TW: Yes, it is definitely on our radar. The number one driver of crop prices and commodity prices is weather. Myself, and a small team are going to Purchasing Seminar, an annual economic agricultural update, that will have all of the smart things people talking about for 2022 about crops and commodities.

BT: Dave's Killer Bread next door raised a bunch of private equity, while your company seems to be going a different direction with employee ownership. Do you ever look at them and compare business models?

TW: Oh, definitely. We're 100% employee-owned. Bob started us on the journey when he turned 81. Employee-owned companies, according to a rigorous study, are 13% more efficient, so they're more profitable, because employees care more when they have a financial stake in the business.

Now (Dave's Killer Bread) has been acquired by Flowers Foods. We're not going there. We are very dedicated to our employee ownership model, because it's the right thing to do. Most employees and In the United States, they rent their jobs. And our employees actually own their jobs. They get stock every year. And when they hit retirement, that translates into money for them. As the company does better, they're better helping themselves. They're not helping Flowers Foods executives or the stock price.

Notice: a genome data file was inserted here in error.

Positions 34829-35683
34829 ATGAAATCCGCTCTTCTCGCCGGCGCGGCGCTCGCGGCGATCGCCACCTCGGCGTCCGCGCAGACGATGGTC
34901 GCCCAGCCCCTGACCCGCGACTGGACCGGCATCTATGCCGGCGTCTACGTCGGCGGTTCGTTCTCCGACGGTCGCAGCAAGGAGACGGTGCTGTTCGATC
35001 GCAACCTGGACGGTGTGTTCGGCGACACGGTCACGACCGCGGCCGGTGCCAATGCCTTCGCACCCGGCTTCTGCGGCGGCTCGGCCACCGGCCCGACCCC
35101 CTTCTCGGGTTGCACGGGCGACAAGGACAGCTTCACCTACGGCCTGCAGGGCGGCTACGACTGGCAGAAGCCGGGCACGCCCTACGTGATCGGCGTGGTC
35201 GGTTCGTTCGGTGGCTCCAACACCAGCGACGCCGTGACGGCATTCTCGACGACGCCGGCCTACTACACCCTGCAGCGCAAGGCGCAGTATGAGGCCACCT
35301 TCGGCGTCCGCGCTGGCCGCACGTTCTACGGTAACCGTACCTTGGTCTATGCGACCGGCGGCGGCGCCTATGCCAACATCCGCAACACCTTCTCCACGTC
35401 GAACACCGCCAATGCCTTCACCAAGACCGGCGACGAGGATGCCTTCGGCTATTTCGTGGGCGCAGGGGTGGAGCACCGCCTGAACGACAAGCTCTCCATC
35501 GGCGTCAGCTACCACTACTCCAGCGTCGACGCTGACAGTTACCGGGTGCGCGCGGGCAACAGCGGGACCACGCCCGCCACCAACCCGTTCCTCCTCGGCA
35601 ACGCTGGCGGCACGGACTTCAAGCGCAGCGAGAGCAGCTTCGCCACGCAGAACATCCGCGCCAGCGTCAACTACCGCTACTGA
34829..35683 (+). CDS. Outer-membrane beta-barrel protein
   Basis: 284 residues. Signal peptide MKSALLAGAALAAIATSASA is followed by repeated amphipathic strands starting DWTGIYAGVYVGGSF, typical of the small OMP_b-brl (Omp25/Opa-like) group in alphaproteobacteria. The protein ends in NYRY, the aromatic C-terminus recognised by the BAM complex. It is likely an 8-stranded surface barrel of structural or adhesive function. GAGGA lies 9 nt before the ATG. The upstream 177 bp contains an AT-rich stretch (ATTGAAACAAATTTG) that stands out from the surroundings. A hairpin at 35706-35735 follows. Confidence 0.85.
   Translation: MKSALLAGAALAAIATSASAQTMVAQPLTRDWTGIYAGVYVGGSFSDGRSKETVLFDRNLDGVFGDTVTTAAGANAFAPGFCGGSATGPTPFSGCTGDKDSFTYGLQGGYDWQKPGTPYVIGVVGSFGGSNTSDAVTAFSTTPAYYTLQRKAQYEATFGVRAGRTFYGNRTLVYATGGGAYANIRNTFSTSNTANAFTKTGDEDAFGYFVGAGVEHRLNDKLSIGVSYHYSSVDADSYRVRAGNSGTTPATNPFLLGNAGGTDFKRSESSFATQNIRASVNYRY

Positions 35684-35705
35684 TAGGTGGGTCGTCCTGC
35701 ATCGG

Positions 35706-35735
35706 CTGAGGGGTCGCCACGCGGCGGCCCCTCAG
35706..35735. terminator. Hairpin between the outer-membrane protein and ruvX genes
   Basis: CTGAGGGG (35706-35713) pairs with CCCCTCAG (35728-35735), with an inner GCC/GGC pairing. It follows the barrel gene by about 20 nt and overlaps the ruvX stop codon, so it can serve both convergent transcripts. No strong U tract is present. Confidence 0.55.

COURTESY PHOTO: BOB'S RED MILL - Bob's Red Mill founder Bob Moore (right) and a worker in the production plant in Milwaukie, Oregon. Moore, 92, still shows up at work occasionally.

Trey Winthrop will take over fully from Dennis Vaughn, who has retired, once a replacement CFO is named. In the meantime, Robert Agnew is acting CEO and Chairman of the Board of Directors. Winthrop is from San Diego but has been in Oregon since 1989, after attending Oregon State University.

Bob's Red Mill Natural Foods

Maker of whole-grain foods, which are milled on stone at lower temperatures than steel.

Established in 1978 by Bob and Charlee Moore

ADDRESS: 13521 SE Pheasant Ct, Milwaukie, OR 97222

PHONE: 503-654-3215

WEB: https://www.bobsredmill.com/

IG: https://www.instagram.com/bobsredmill/


Joseph Gallivan
Reporter, The Business Tribune
971-204-7874
This email address is being protected from spambots. You need JavaScript enabled to view it.